Daniel R. Smith
Recently I have been thinking more about tragedy as an art-form, how the individual is portrayed in a tragic light, and whether we may apply the analysis of tragedy, as undertaken by classicists and philosophers, to the our own ‘age’. To the age of YouTube. One way into this has been the work of Soren Kierkegaard and I think a short explication of this research line can be demonstrated here.
To video blog is to do something that marks the individual out as a distinctly modern subject: to assert themselves as individuals and gain their individuality, to mark themselves out from others, to not be isolated and alone, they in fact require isolation to achieve their own exhibition. Continue reading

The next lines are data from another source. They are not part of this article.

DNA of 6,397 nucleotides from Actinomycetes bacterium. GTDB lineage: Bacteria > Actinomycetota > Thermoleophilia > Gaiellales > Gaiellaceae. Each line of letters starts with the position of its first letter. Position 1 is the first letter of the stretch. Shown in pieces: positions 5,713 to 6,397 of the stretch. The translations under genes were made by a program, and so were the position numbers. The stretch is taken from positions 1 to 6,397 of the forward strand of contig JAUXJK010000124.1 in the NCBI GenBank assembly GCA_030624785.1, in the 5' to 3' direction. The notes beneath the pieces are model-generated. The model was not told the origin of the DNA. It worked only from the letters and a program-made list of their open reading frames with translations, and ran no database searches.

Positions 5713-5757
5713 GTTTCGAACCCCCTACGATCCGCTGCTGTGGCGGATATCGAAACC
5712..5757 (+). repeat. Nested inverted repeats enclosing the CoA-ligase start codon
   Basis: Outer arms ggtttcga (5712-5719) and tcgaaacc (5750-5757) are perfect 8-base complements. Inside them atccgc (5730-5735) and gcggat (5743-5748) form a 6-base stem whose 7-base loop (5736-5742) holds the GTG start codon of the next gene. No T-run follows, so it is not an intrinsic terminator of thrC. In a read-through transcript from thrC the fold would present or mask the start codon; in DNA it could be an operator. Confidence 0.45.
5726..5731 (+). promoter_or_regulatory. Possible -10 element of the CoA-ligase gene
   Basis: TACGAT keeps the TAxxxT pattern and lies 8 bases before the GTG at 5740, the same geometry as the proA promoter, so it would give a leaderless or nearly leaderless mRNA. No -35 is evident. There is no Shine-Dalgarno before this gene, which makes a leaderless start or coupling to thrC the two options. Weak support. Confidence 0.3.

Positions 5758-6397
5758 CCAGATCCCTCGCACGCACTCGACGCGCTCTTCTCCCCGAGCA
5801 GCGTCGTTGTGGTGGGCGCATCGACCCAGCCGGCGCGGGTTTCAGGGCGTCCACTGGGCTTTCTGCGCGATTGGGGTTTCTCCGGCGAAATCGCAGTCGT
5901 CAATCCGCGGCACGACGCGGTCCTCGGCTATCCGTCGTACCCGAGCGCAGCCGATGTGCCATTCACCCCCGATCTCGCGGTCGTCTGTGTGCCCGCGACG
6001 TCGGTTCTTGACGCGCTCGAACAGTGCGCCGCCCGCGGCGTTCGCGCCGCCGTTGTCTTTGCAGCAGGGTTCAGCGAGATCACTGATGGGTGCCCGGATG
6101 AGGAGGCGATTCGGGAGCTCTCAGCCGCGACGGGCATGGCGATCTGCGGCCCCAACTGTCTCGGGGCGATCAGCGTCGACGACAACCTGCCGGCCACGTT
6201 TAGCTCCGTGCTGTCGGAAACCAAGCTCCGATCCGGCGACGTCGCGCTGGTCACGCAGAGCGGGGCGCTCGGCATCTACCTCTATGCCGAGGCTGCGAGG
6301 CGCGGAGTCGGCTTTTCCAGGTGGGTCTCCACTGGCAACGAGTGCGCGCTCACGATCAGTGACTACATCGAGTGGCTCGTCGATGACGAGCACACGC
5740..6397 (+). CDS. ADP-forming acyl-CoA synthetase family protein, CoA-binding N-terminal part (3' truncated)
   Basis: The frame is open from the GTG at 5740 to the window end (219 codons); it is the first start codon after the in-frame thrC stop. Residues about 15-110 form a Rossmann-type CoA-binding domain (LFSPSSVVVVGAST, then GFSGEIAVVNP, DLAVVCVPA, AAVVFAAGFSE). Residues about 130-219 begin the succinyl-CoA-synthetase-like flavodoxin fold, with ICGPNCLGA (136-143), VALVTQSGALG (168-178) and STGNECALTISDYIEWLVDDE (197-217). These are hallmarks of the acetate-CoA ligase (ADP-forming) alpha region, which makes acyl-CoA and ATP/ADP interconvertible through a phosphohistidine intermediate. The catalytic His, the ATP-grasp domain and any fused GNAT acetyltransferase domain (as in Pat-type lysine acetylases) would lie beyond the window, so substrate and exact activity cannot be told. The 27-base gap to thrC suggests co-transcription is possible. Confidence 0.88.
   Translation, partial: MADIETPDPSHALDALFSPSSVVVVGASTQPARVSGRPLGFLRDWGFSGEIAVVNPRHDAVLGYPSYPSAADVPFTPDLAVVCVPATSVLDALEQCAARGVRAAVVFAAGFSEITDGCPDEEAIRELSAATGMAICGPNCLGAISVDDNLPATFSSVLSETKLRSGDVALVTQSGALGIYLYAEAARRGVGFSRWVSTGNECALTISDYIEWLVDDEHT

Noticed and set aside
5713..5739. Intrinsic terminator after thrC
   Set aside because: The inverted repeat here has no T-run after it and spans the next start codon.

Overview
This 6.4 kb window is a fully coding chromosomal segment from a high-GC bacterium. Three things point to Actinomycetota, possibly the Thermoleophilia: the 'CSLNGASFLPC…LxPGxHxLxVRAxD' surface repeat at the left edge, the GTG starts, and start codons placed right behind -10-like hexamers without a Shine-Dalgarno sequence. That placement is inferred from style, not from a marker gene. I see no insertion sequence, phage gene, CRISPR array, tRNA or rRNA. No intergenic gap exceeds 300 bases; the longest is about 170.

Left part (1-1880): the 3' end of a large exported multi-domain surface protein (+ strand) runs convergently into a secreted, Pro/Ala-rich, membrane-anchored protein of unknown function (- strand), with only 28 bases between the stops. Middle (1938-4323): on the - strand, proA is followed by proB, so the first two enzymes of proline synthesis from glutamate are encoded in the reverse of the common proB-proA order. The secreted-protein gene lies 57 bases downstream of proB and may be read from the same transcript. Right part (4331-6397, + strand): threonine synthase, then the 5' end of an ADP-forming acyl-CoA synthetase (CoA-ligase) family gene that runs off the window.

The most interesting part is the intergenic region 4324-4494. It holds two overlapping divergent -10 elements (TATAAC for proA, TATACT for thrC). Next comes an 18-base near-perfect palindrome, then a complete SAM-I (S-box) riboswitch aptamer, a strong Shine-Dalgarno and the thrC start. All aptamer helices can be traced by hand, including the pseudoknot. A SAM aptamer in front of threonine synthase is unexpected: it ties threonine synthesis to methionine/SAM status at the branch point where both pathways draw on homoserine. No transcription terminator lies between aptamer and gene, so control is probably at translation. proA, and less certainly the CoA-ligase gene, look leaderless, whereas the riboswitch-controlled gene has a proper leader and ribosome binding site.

Daniel R. Smith
The up-coming film The Fifth Estate, about the news-leaking website WikiLeaks and its founder Julian Assange, is not a thriller or a piece of Hollywood entertainment. It is a tragedy that would rival Sophocles’ Oedipus Rex. Having, of course, not seen the film, such a claim is meant not as a review on its merits as a work of art. Instead it is a claim to its function as a piece of fiction in today’s mediated culture where politics is a matter of spectacle and where narrative(s) competes for a unitary story. The story of WikiLeaks and Assange as its tragic hero is a story that encapsulates our age; the age of constant incredulity to any information and a life where politics is a theatre viewed through media-filters of competing sources and contested dialogue. Continue reading